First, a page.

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Bryan J. Cuevas

John F. Priest Professor of Religion

Departmental Area: History and Ethnography of Religions
Research Areas : Buddhist and Tibetan Studies

Address: Department of Religion
641 University Way / P.O. Box 3061520
The Florida State University
Tallahassee, FL 32306-1520
Office: 120E Dodd Hall
Email: bcuevas@fsu.edu
Office Hours: By appointment

Background


Bryan J. Cuevas (Ph.D. University of Virginia) teaches courses in Asian religious traditions, specializing in Tibetan and Himalayan Buddhism, Tibetan history, language, and culture. His research focuses on Tibetan history and historiography, the social history of death and death-related practices, Buddhist popular religion, and the politics of religious power in medieval Tibetan society.

He is currently working on a study of Tibetan sorcery and the politics of ritual magic up through the 18thcentury. He is also at work on the first complete translation of The Life of Ra Lotsawa, the biography of Tibet's most notorious Buddhist sorcerer, to be published by Penguin Classics. He is the author of Travels in the Netherworld: Buddhist Popular Narratives of Death and the Afterlife in Tibet (Oxford, 2008); The Buddhist Dead: Practices, Discourses, Representations, with Jacqueline Stone (Kuroda Institute/Hawai'i, 2007); Power, Politics, and the Reinvention of Tradition: Tibet in the Seventeenth and Eighteenth Centuries, with Kurtis Schaeffer (Brill, 2006); and The Hidden History of the Tibetan Book of the Dead (Oxford, 2003). His most recent articles and reviews have appeared in the Journal of the Royal Asiatic Society, Journal of Asian Studies, History of Religions, Journal of the International Association of Tibetan Studies, and Revue d’Etudes Tibétaines, as well as contributions to several anthologies on Tibetan literature, history, and ritual studies.

Dr. Cuevas has been a Member of the Institute for Advanced Study in Princeton (2007-08) and has held visiting appointments at UC Berkeley (2005-06), Princeton University (2001-02), and Emory University (2000). He has also been the recipient of fellowships from the John Simon Guggenheim Foundation, National Endowment for the Humanities, and the American Institute of Indian Studies. He currently serves on the editorial board of the Journal of the American Academy of Religion and is book review editor for the Journal of the International Association of Tibetan Studies (http://www.thlib.org/collections/texts/jiats/).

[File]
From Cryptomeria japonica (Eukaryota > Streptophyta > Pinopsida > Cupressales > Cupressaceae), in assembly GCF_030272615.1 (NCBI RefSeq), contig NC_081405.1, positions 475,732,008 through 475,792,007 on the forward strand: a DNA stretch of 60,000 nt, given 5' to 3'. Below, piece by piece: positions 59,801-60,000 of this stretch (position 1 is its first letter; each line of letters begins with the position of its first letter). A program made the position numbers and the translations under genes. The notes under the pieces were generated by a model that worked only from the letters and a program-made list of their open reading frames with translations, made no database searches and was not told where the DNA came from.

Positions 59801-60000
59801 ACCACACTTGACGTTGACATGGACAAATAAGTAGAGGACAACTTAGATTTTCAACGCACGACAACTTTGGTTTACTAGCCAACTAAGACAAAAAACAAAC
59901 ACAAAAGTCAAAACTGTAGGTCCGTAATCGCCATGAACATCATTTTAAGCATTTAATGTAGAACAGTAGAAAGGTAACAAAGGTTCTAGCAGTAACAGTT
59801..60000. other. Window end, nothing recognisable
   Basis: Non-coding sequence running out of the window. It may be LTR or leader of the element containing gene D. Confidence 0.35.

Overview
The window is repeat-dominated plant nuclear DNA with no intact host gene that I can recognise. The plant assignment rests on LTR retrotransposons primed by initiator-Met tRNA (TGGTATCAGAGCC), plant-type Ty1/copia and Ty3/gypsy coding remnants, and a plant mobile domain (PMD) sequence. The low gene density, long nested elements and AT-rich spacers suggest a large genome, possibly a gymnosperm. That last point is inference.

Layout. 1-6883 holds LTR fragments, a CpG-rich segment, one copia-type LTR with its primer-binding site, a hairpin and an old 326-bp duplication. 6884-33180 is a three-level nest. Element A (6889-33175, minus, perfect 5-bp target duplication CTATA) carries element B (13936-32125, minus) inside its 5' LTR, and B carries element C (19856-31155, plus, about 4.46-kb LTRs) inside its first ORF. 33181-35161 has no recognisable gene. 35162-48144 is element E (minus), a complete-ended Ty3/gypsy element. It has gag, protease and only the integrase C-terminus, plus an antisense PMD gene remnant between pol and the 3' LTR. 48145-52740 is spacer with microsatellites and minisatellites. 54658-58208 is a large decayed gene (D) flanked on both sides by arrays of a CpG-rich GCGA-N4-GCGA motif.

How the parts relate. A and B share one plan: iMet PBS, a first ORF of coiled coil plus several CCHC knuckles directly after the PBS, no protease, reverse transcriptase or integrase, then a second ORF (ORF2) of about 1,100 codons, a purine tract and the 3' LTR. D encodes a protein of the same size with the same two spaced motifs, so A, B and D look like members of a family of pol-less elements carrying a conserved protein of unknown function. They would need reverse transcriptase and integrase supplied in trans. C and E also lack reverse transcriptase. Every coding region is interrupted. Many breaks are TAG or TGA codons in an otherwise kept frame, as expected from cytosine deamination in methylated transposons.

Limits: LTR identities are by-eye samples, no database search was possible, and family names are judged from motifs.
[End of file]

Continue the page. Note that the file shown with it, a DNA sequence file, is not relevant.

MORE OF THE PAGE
News

  • Dr. Cuevas has been awarded a Guggenheim Fellowship

  • Featured on New Books Network : New Books in Buddhist Studies
    Bryan Cuevas, Travels in the Netherworld: Buddhist Popular Narratives of Death and the Afterlife in Tibet. Oxford University Press, 2008. Interview by Scott Mitchell on September 23, 2011
    To read the article and listen to the podcast, click here.

  • FSU News Item : FSU vaults to top-tier in Asian studies

 

Recent Courses

Fall 2014


REL3340                       The Buddhist Tradition 
This course is a historical and thematic survey of Buddhism from its beginnings through the modern period. Topics covered include origins and history, doctrine, ethical beliefs, meditation, ritual, and monastic and popular traditions. Some attention will also be given to contemporary forms of Buddhism in America. Part I of this course begins with some foundational concepts in Buddhism. Part II explores the Buddhist schools, theories, and practices in different regions of the world and over a span of 2,500 years.

REL4359/RLG5354           Seminar: Buddhist Tantra